Community center's disabilities exposition showcases varied struggles, unique talents

Event helps promote awareness, resources

October 22, 2001|By Lynn Anderson | Lynn Anderson,SUN STAFF

What started out as a therapeutic exercise resulted in a book deal for Emily Hecht of Owings Mills -- and she's just 11 years old.

The young author, who wrote a book about autism with clinical psychologist Eve B. Band, was one of many presenters at a disabilities exposition yesterday at Harry and Jeanette Weinberg Jewish Community Center in Baltimore.

The exposition, which could become an annual event, was held to spotlight the talents of people with mental, emotional and physical disabilities, and to unite a diverse community through education and outreach, organizers said.

"We wanted to promote awareness of people with disabilities, but we also wanted to pool resources to better serve the community at large," said Rachel Blankchtein, special-needs coordinator for the community center at 5750 Park Heights Ave.

In the center's auditorium, a number of groups -- including Brain Injury Association of Maryland, League for People with Disabilities and Maryland Center for Independent Living -- set up booths and distributed pamphlets to adults, many of whom brought their children.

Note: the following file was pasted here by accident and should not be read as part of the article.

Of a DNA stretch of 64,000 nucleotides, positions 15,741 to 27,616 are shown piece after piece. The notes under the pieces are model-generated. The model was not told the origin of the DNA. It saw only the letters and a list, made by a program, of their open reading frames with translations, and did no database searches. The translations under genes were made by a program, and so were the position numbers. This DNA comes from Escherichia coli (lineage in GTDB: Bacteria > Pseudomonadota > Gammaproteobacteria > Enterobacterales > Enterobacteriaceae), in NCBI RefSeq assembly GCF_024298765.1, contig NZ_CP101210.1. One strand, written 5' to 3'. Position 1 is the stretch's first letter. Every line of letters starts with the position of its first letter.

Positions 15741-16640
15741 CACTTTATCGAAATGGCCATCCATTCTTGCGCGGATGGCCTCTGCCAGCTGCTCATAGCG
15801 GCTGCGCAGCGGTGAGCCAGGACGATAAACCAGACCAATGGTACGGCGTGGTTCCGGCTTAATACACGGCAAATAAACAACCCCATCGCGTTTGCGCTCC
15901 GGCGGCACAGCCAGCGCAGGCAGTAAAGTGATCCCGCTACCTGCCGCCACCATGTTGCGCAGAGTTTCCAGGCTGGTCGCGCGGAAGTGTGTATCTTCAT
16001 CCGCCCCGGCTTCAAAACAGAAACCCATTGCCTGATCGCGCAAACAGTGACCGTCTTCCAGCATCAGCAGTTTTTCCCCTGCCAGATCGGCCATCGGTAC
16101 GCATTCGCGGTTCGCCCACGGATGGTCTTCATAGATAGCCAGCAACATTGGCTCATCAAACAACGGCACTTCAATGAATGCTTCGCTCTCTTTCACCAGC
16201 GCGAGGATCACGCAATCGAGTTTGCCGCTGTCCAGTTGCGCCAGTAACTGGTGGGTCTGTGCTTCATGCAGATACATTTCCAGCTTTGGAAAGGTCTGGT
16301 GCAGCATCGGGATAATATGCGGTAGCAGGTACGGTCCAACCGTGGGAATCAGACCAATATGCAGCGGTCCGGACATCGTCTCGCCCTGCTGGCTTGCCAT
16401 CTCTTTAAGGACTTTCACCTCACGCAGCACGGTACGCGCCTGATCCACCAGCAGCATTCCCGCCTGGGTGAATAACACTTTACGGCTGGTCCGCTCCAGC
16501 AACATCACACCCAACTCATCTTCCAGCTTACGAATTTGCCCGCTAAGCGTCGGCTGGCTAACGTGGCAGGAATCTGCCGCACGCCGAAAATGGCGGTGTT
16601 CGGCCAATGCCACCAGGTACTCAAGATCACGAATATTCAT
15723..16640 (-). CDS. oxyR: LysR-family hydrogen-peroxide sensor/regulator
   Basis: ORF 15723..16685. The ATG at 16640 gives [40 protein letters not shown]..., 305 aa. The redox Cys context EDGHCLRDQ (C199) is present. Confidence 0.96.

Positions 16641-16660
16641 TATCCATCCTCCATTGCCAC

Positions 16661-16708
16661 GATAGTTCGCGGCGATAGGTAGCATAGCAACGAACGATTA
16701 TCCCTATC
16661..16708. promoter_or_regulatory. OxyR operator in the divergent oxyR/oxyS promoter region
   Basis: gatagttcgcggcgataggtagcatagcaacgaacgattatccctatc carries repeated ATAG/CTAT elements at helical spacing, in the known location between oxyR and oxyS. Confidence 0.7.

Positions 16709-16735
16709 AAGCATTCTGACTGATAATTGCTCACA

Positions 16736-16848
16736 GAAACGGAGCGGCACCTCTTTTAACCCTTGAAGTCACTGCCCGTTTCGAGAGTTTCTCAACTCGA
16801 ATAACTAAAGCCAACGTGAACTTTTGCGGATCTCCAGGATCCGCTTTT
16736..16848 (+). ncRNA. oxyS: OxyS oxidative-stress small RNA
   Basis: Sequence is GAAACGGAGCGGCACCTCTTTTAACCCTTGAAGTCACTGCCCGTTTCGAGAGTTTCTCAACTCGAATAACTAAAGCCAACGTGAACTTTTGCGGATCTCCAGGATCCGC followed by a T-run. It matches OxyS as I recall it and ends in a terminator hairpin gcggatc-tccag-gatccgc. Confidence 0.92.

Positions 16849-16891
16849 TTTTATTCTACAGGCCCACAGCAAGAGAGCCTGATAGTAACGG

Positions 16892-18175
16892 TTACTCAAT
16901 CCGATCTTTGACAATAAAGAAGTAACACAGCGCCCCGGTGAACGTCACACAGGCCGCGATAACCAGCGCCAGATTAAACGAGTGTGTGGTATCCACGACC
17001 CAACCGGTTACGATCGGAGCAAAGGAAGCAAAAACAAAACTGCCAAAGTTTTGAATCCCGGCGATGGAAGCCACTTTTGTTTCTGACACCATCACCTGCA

Rose Ann Fischer of Sykesville attended with her 13-year-old son, Michael, who is autistic.

The mother and son attended the session led by Emily and Band. Fischer wanted to buy their book, Through a Sister's Eyes: A Young Girl's View of Her Brother's Autism.

Michael's 17-year-old sister, Cathy, has a hard time dealing with her brother and his autism, Fischer said. "She still asks me, `Why does Michael act like this?' and `Why can't we be a normal family?'" she said.

Fischer said few books explain autism to children.

That's one of the reasons Band encouraged Emily, whose brother Daniel is autistic, to tell her story.

The book was written by Band, who has a practice in Owings Mills, and represents an expanded version of a series of personal essays by Emily, a sixth-grader at Krieger Schecter Day School in Baltimore.

In the book, Emily describes what it is like living with an autistic sibling, how he talks to himself, how he becomes obsessed with events such as a power outage, and how he makes the whole family laugh.

Another attraction at the exposition was a wheelchair basketball game between a team put together by Del. Robert A. Zirkin, a Democrat from Owings Mills, and the Maryland Ravens, a wheelchair basketball team.

Before the game, David Michelsohn, 10, of Baltimore whipped around the basketball court in a wheelchair he borrowed from the Ravens. He said he enjoyed the speed the wheelchair afforded him but said he wouldn't want to have to use one all the time.

"It feels cool to use it now," he said. "But if I had to do it every day, it would be hard."

In another room, artist Tommy Roberts, 41, who has muscular dystrophy, made pastel sketches of participants. Sitting in his wheelchair, hunched over a sketch of a father and his infant daughter, Roberts expressed the message behind the exposition.

"I came here today to show people that you can still participate in life, and that you can have artistic outlets and be a professional, even if you have a disability," he said.

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